As a Brain Powerd fan, I had a lot of things I wanted to say in response to this episode, but I decided to cut this down to a few vital bits:
1. Y’all mention a lot of stuff being absolutely confusing/making a lot of sense/being boring/getting tossed aside, etc., and conclude that it fails on almost every level, down to the soundtrack. Personally, I don’t think it fails so much as it breaks with tradition in directing and writing. Tomino’s style, especially in these later shows, is incredibly unique; there’s no one else like him. Gen Urobuchi is a dude that’s incredibly popular nowadays, but I don’t car a lot for most of his anime. Why? He’s too Hollywood. Everything he makes has that typical American summer blockbuster/popular TV show scripting, writing, and plotting to such an extent that you could easily remake, say, Psycho-Pass entirely in live action for the US market, and nothing would be changed. Not so with Tomino. Almost everything he makes has his own distinct flavor, with some works more pungent than others. With BP, the Tomino is too strong for most; like heavily-peated scotch, it’s too pungent for many. However, also just like heavily-peated scotch, I can’t get enough of it.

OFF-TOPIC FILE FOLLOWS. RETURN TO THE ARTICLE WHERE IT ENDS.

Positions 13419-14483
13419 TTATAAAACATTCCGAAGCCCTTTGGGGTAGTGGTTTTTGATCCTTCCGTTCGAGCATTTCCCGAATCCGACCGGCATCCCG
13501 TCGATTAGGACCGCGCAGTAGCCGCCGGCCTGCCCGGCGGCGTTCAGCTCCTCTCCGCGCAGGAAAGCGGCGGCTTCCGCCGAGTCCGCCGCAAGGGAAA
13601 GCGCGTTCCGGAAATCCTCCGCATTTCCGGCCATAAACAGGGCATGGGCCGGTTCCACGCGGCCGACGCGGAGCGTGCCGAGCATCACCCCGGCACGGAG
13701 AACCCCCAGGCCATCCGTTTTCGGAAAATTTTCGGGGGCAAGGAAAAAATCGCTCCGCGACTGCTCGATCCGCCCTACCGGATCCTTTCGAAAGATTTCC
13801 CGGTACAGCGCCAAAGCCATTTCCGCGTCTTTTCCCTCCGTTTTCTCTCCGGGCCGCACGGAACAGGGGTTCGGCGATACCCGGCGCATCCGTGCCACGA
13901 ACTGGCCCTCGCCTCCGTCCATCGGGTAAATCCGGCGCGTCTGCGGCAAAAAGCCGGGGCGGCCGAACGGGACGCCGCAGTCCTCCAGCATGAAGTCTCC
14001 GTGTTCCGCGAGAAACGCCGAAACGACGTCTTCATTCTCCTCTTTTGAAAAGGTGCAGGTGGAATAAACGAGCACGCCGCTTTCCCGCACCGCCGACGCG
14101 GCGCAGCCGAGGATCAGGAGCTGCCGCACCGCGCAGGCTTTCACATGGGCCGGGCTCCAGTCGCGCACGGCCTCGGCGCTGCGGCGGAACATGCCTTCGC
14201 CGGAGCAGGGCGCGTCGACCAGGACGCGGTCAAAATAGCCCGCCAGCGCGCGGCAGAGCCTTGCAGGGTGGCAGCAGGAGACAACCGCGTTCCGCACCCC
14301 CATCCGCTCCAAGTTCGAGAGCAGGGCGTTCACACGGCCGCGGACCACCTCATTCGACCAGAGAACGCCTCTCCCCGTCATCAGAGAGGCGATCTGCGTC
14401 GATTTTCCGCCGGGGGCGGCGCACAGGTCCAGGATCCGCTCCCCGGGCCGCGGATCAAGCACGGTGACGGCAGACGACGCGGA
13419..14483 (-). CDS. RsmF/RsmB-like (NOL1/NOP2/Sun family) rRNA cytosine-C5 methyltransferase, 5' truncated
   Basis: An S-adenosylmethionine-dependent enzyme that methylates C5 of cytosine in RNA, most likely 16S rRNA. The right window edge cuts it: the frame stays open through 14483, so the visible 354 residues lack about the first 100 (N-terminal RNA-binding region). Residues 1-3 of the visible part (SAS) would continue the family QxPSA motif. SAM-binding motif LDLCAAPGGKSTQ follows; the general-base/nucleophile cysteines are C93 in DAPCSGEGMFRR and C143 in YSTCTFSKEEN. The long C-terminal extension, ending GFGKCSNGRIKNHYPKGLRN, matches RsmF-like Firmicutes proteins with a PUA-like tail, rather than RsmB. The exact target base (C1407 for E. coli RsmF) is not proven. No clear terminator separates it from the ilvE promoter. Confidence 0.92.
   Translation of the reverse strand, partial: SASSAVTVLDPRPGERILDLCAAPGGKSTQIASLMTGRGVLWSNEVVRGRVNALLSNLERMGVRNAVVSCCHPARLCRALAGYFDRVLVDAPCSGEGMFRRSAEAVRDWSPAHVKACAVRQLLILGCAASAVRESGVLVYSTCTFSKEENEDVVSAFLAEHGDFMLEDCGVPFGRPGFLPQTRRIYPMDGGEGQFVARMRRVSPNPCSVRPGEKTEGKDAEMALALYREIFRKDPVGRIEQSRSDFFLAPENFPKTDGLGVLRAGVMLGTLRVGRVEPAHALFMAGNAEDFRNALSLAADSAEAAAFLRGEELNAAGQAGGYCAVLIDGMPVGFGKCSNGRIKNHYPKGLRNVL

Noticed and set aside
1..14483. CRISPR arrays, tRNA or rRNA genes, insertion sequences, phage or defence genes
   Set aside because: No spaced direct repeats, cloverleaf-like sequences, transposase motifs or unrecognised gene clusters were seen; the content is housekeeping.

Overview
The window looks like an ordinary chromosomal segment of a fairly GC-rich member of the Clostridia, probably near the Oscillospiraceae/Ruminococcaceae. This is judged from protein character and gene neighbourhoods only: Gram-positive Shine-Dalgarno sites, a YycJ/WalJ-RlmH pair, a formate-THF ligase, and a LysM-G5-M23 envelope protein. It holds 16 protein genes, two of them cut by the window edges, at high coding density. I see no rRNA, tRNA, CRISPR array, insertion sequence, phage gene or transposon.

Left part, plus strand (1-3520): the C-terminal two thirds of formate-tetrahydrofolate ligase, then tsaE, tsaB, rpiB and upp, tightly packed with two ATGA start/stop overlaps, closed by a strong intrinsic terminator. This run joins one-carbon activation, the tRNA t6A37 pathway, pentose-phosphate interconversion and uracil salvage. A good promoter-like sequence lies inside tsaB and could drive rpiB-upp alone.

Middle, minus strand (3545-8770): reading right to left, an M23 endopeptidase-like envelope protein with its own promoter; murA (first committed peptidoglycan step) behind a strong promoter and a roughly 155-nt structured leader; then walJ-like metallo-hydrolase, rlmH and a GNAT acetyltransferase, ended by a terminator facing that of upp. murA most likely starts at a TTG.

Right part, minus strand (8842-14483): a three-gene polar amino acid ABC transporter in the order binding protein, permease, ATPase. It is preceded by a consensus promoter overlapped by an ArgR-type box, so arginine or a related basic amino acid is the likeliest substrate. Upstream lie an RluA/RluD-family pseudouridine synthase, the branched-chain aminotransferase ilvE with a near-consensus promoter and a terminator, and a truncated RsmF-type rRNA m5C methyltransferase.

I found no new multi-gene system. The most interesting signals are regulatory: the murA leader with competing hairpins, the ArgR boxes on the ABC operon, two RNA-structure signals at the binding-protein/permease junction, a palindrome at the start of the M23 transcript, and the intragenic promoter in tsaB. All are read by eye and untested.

While I disagreed with a lot of y’all’s critiques (they explain where the Brain plates come from, for example), y’all made a good point about the Novis Noah being completely unrealistic and illogical. I had never thought about these concerns at all when watching the show. (Apart from acupuncture girl becoming the captain. She is worst girl.) My reaponse to these is that, quite frankly, Tomino doesn’t trade in logic; he trades in emotional truth. If a setting requires some elements that aren’t based in cold, hard logic and would be completely inconceivable but it serves the tone, Tomino will do it. And that isn’t for everyone. I personally thought the final scene was heartwarming, illustrating that the idea that Orphan would destroy the Earth was nothing but a bitter fantasy from the selfish adults and corrupted kids who had given up on Earth.
2. His take on modern parenting does seem to be a bit sexist, but I feel like his interviews explain that. He mentions that he focuses more on mothers in the show because he feels he was a failure of a father, especially when compared to his wife’s mothering. As such, that’s why he focuses more on women that abandon kids for their careers, rather than the men. I can’t really blame folks for getting a bad taste in their mouths from their first taste of this element, but I wouldn’t say it’s anywhere near as bad as I’ve seen folks make it out to be.
3. The clothes are cute, the robots are cute. Everything in this show is cute as hell.
4. I feel like the soundtrack dissonance is a bit deliberate, but I also know jack shit about music.
5. Lastly, BP was also in SRWJ, ACE 2, and ACE 3. Sounds like there’s some other folks with good taste out there. ;p
Man, that’s still a lot of crap I had to say. Well, anyway, even though y’all trashed another one of my faves, this was still another great episode. Y’all keep up the good work.
With regards with “I really wanted to do movies but ended up in anime instead”, I’ve read the same thing in an great interview Tomino did for Animerica. [I was reading from an interview Tomino did for Animerica. Gave the issue number and date and everything… –Daryl]